Studies show athletic men and women tend to be deficient in vitamin D, protein, and iron, and may require extra antioxidants to counteract the cell-damaging free radicals generated during exercise. Meanwhile, squeezing in workouts on top of career and family life can stress the adrenal glands, leading to fatigue. “Nutritional supplements can go a long way to optimize performance and replenish deficiencies,” says Kelly Parcell, ND, whose Boulder, Colorado, clinic specializes in sports nutrition. In addition to taking a daily multivitamin with iron (which helps deliver oxygen to lungs and muscles), consider these research-backed supplements.
This simple sugar, which drives energy production inside cells’ mitochondria, is a promising alternative to perhaps the best-documented workout enhancer, caffeine. Studies show small amounts of caffeine—a half-cup of coffee for a 160-pound man—taken one hour before a workout can boost muscle power and lower perceived exertion levels. But caffeine can also dehydrate the body, overtax adrenals, and lead to energy crashes—and the sugar in many energy drinks only exaggerates this effect. “D-ribose can help prevent muscle cramping during a workout and boost how long and strong you can go,” says Parcell.
Dose: about 5 grams of D-ribose powder; mix into a 16-ounce water bottle and drink throughout a run or ride.
Another energy booster catching on among athletes—including cyclist Lance Armstrong—is quercetin, an antioxidant found in apples, onions, and berries. In addition to quelling inflammation and mopping up free radicals, “it gives you a very smooth energy lift,” says Rikki Keen, RD, who teaches sports nutrition at University of Alaska Anchorage. Men who took 1,000 mg quercetin daily for two weeks went 3 percent farther during treadmill time trials than those taking a placebo, in a 2010 study.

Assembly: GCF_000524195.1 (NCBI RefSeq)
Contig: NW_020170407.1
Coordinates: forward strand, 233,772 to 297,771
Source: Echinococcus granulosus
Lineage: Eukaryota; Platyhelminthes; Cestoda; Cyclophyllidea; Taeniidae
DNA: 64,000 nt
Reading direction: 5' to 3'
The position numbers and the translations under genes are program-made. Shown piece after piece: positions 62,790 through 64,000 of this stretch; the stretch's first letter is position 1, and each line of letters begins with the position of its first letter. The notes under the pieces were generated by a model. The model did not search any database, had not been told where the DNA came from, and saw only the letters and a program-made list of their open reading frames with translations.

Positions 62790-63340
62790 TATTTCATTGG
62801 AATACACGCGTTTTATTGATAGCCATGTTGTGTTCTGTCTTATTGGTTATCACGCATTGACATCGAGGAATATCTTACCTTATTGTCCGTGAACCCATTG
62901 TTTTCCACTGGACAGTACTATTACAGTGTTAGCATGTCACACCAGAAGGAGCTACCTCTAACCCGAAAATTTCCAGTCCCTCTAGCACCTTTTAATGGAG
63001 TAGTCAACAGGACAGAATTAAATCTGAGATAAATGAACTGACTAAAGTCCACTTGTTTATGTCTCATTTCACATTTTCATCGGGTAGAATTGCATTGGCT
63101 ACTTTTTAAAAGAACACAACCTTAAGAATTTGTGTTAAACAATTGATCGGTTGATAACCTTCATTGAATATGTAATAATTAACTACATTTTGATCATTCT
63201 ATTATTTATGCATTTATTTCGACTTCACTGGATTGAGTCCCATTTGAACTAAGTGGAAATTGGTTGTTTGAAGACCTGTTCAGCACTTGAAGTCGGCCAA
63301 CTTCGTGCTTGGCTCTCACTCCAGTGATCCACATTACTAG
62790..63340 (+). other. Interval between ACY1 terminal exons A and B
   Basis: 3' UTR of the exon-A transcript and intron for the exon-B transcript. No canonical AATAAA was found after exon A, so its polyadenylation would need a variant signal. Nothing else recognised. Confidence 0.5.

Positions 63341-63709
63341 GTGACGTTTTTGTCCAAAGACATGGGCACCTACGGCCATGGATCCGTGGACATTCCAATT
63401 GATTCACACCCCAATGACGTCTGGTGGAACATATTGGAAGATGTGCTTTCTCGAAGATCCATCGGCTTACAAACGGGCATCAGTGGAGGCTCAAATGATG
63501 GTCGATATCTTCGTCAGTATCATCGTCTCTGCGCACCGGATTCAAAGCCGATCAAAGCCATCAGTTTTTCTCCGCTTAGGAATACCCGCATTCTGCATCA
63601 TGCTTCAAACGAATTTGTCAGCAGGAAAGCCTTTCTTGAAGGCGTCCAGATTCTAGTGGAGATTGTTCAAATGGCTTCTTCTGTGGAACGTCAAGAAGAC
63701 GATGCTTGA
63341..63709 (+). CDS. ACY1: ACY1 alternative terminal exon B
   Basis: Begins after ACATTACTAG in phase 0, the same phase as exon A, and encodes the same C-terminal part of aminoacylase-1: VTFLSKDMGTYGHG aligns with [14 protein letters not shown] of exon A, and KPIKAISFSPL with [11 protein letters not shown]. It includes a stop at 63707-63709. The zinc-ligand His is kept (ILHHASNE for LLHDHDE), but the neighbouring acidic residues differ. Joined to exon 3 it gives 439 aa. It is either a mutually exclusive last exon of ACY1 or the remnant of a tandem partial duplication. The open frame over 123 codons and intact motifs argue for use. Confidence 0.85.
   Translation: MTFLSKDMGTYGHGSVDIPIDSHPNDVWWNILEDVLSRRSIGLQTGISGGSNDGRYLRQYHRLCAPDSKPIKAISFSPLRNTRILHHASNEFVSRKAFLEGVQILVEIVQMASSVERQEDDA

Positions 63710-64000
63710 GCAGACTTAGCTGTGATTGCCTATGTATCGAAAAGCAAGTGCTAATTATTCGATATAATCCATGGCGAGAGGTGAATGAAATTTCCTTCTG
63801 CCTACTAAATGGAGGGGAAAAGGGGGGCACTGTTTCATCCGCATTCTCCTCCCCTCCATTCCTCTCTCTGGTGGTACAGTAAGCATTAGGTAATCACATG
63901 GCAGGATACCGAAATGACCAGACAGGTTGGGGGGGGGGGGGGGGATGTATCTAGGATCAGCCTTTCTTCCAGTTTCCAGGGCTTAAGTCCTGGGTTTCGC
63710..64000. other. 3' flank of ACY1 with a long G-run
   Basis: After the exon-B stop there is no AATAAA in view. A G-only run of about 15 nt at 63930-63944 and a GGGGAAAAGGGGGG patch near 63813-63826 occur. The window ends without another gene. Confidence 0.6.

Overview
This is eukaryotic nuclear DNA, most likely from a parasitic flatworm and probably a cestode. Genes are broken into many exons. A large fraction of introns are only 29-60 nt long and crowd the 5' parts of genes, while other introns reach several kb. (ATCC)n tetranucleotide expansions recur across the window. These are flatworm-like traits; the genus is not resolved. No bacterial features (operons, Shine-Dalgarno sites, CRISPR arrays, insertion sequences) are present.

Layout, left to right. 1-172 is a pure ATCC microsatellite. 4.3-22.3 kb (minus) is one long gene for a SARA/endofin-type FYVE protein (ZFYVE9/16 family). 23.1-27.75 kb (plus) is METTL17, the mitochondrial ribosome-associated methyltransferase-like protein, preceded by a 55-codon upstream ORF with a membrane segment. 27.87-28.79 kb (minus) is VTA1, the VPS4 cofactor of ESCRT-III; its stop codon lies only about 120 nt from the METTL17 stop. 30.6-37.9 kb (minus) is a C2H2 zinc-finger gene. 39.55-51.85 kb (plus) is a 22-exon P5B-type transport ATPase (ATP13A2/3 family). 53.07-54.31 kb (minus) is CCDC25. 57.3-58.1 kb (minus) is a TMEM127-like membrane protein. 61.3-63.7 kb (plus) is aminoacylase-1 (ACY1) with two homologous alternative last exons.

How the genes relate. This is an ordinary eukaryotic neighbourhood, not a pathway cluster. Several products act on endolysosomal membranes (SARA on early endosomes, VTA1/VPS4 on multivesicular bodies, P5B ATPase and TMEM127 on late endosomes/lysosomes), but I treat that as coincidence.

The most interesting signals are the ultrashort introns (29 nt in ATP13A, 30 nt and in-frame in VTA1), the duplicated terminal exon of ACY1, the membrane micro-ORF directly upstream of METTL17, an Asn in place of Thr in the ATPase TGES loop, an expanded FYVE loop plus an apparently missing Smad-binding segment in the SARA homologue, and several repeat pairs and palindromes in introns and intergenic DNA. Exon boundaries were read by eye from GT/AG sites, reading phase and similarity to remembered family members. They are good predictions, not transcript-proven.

Dose: 650–1,000 mg in two to three doses daily, one taken one hour before a workout. Take with vitamin C to enhance absorption.
Branched-chain amino acids (BCAAs)
The “superstars” of amino acids, BCAAs promote tissue repair and help build lean muscle mass after exercise. Research shows they also can decrease sarcopenia, or age-related muscle loss. “For anyone who works out to the point they’re sore, BCAAs are critical for recovery,” says Marie Spano, RD, coeditor of <i>NSCA’s Guide to Sport and Exercise Nutrition</i> (National Strength and Conditioning Association, 2011).
Dose: 25–30 grams whey protein (which includes 5–7 grams BCAAs), add to a beverage and drink within one hour after working out. Or take 1.5–5 grams BCAAs daily in capsule or powder form.
Mounting research shows active adults with good vitamin D blood levels tend to have better muscle strength, speed, and endurance—and they get sick less, even as workout schedules ramp up. In a recent study, gymnasts with lower D levels couldn’t jump as high.
Dose: 2,000–4,000 IU D3 daily, depending on frequency of sun exposure
“Many people are burning the candle at both ends trying to squeeze in a workout,” says Parcell. That can take a toll on the adrenal glands, which produce energy-boosting hormones like adrenaline and cortisol. To prevent fatigue, she recommends an adrenal-support formula containing adaptogenic herbs like rhodiola, ginseng, black licorice, ashwagandha, and cordyceps mushrooms. With the exception of ginseng (which has been shown to boost immunity and fight fatigue), research on such herbs for sports performance is fairly young and inconclusive. In a 2010 study, male cyclists who took rhodiola had less lactic-acid buildup and muscle fatigue after workouts.
Dose: Follow label directions. Take before 3 p.m. to support the adrenal glands when they are most active.